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You can view the International Space Station from Vancouver tonight - Vancouver Is Awesome
Want to view the International Space Station up close and personal? According to Space.com, it's somewhat of a commitment. Actually, it requires that you are in amazing physical condition and have at least a bachelor's degree in engineering, biological science, physical science, computer science or mathematics, as well as three years of professional experience before you are even considered for the selection process. With this in mind, only a diehard astronaut hopeful will commit to this lengthy and demanding journey. However, you can still view this marvel of human ingenuity from a distance with both feet firmly planted in Vancouver soil (or grass, or pavement - you get the picture). In fact, the International Space Station is viewable from the Lower Mainland on numerous occasions - but you'll have to know exactly where and when to look for it. Luckily, tonight is one of those nights, weather permitting. Stargazers can set their alarms for around 9:45; the station will be viewable at 9:50 p.m. Vancouver !The International Space Station is visible today to the naked eye (if clouds allow) at 9:50 pm Tip: set your alarm 63 https://t.co/fI01cZcyfBFAQ https://t.co/6pY2LLQn9vESA NASA https://t.co/ARZX2v53Jypic.twitter.com/k1UecX0gMV — Ignazio Magnani (@IgnazioMagnani) May 20, 2020 While the cloud cover may make viewing difficult tonight, there are a number of viewing opportunities in the upcoming days. NASA outlines them with this user-friendly tool HERE. Of course, knowing where and when to look is only half the battle - you'll also have to know what to look for. So, what exactly does the station look like? According to NASA, the station is visible to the naked eye and looks like a, "fast-moving plane only much higher and traveling thousands of miles an hour faster." With that said, it is the third brightest object in the sky, which makes spotting it less difficult. Like the moon, the space station is visible because it reflects the light of the Sun. And, naturally, viewing opportunities are best on clear nights. The football field-sized space station serves as a testbed for technologies and supports NASA’s mission to push human presence father into space. Learn more about station updates and research here. Happy viewing, Vancouver!
Metro Vancouverites share snaps of last night's ginormous supermoon (PHOTOS) - Vancouver Is Awesome
Have a look at some of the best shots of last night's brilliant supermoon.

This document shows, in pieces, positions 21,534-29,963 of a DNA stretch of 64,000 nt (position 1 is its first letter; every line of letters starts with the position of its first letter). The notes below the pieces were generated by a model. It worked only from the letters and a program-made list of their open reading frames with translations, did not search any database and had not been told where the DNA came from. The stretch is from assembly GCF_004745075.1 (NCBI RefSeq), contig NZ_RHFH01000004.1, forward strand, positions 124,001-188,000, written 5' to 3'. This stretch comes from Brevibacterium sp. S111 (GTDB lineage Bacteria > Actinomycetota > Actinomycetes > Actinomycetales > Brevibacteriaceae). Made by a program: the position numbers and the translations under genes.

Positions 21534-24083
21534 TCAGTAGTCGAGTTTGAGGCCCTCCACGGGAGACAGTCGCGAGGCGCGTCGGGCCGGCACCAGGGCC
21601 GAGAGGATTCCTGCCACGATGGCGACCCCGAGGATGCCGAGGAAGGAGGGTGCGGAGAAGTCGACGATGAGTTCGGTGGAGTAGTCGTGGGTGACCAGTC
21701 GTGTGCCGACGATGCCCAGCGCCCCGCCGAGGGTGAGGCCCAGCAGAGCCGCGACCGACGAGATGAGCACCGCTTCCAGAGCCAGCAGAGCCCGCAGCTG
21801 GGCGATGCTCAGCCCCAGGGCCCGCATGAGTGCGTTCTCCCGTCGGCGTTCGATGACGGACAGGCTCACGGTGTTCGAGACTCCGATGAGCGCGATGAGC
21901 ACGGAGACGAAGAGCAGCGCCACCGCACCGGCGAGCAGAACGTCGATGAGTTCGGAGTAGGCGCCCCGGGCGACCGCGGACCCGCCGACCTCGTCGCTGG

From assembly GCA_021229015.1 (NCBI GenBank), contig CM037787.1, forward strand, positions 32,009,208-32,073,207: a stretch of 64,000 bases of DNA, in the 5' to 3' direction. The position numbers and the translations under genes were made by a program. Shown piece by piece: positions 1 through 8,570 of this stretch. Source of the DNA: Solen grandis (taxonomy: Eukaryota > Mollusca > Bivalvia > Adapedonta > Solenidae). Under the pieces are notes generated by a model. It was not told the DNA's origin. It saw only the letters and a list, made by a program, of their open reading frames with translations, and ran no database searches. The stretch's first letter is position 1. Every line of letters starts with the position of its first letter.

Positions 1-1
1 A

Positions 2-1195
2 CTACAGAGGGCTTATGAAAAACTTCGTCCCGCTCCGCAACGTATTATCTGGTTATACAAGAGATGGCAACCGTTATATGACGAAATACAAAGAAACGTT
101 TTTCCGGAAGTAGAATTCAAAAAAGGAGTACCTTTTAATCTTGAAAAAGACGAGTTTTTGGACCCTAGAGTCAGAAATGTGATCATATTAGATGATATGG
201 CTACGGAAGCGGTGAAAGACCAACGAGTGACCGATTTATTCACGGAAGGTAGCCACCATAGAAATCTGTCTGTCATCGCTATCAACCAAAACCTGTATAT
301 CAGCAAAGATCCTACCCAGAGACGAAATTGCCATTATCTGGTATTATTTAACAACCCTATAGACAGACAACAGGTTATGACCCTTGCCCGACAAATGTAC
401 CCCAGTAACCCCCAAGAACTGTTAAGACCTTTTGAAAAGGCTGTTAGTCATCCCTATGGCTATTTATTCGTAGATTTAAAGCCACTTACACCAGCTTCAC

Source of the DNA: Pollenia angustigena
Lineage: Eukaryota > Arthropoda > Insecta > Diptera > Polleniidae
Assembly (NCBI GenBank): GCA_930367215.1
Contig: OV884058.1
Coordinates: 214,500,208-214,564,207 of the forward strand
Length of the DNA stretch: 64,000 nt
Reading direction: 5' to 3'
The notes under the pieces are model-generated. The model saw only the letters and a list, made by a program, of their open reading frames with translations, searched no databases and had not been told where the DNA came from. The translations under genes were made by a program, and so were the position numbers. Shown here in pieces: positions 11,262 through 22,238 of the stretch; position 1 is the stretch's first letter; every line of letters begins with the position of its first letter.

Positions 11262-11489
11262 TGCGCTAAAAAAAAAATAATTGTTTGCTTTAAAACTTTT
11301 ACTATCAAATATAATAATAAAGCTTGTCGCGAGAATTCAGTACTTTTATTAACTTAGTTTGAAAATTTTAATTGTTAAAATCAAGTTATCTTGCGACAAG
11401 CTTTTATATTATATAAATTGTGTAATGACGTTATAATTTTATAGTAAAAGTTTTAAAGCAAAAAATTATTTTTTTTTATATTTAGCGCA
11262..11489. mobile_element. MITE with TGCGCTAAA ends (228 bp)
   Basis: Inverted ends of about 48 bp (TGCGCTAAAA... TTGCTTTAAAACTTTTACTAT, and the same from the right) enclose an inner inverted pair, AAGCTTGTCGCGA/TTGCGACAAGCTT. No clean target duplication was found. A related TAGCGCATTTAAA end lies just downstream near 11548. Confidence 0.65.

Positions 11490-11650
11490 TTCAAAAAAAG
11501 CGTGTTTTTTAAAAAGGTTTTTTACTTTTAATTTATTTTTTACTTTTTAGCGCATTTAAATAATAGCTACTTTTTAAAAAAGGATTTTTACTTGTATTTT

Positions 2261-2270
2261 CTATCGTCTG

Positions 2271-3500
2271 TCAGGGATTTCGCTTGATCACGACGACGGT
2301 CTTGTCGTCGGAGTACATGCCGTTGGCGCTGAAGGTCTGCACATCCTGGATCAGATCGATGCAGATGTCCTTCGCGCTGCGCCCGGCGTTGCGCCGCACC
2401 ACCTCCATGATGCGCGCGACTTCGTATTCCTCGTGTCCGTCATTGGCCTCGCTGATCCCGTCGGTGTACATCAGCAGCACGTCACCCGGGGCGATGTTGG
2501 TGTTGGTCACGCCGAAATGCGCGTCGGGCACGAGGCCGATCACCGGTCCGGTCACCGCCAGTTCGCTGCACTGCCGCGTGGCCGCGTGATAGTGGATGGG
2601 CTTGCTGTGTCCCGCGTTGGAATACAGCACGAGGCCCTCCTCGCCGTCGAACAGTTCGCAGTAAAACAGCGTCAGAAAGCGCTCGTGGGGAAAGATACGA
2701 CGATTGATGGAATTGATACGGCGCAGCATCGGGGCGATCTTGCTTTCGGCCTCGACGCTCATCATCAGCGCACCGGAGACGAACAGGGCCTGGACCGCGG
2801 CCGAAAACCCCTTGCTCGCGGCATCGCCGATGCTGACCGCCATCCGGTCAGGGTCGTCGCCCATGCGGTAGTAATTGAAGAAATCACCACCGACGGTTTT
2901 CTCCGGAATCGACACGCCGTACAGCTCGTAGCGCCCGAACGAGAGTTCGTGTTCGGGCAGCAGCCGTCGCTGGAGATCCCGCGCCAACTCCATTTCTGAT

Residents of the Lower Mainland were treated to a dazzling lunar display last night as a supermoon illuminated crystal clear skies. According to the Old Farmer's Almanac, "The May full Moon marked a time of increasing fertility, with temperatures warm enough for safely bearing young, a near end to late frosts, and plants in bloom." They note that Native peoples would give distinctive names to each reoccurring full moon to mark the change of seasons. As such, many of these names arose when Native Americans first interacted with colonialists. The May full moon is also known as the Mother’s Moon, Milk Moon, and Corn Planting Moon. Since the flower moon qualified as a 'supermoon,' it appeared a whopping 15 per cent brighter and seven per cent bigger than a regular full moon due to its proximity to earth. EarthSky notes that astronomers usually refer to 'supermoons' as perigean full moons – a term that simply refers to the moon being ‘near earth.’ With this in mind, May's supermoon was the smallest of the three supermoons this year. Have a look at some of the best shots of last night's brilliant supermoon. The last Super Moon of 2020. It rose so fast all my camera could capture was motion blurrrrr. Taken from the shores of Campbell River, Vancouver Island, British Columbia. #discovercampbellriver#hellobc#[email protected]/HjZTEXgUVw — Stevie Froese (@StephanieFroese) May 8, 2020 Super Flower Moon- last Supermoon of 2020! pic.twitter.com/ukxFmXr6cK — Felisa lau (@FelisaLau) May 8, 2020 Beautiful night sky with a stunning full moon tonight View from #RichmondBC (pic taken at 10:30pm) #Canada#moon#supermoon#fullmoon#beautiful#Moonlight#SpringTimepic.twitter.com/4Apk0N8nJb — Arielle B (@Arielle82) May 8, 2020 Guess what came out of the #supermoon#langleypic.twitter.com/NnHlDeTmvB — Ted Field (@tedfieldglobal) May 8, 2020 Though art not alone! Here, look at the super moon pic.twitter.com/Wn6ru057YW — Jade River (@jaderiverdesign) May 8, 2020 Amazing full moon coming up over Mount Baker, from Downtown Vancouver tonight#moon#FullMoonpic.twitter.com/GVSR3dTD4K — Omar A.R. (@omarcanuck) May 8, 2020 Tonight , the moon is super bright !! It hurts my eyes :) #moon#supermoon#tonight#night#funnightpic.twitter.com/Wjdeqc3vt4 — Pino (@chinopinochan) May 7, 2020 Stargazers should opt to travel as far away from city lights as possible in order to avoid light pollution that will obscure the clarity of heavenly bodies. While this works best the in more remote places, anywhere that has a higher elevation will also provide more ideal viewing conditions.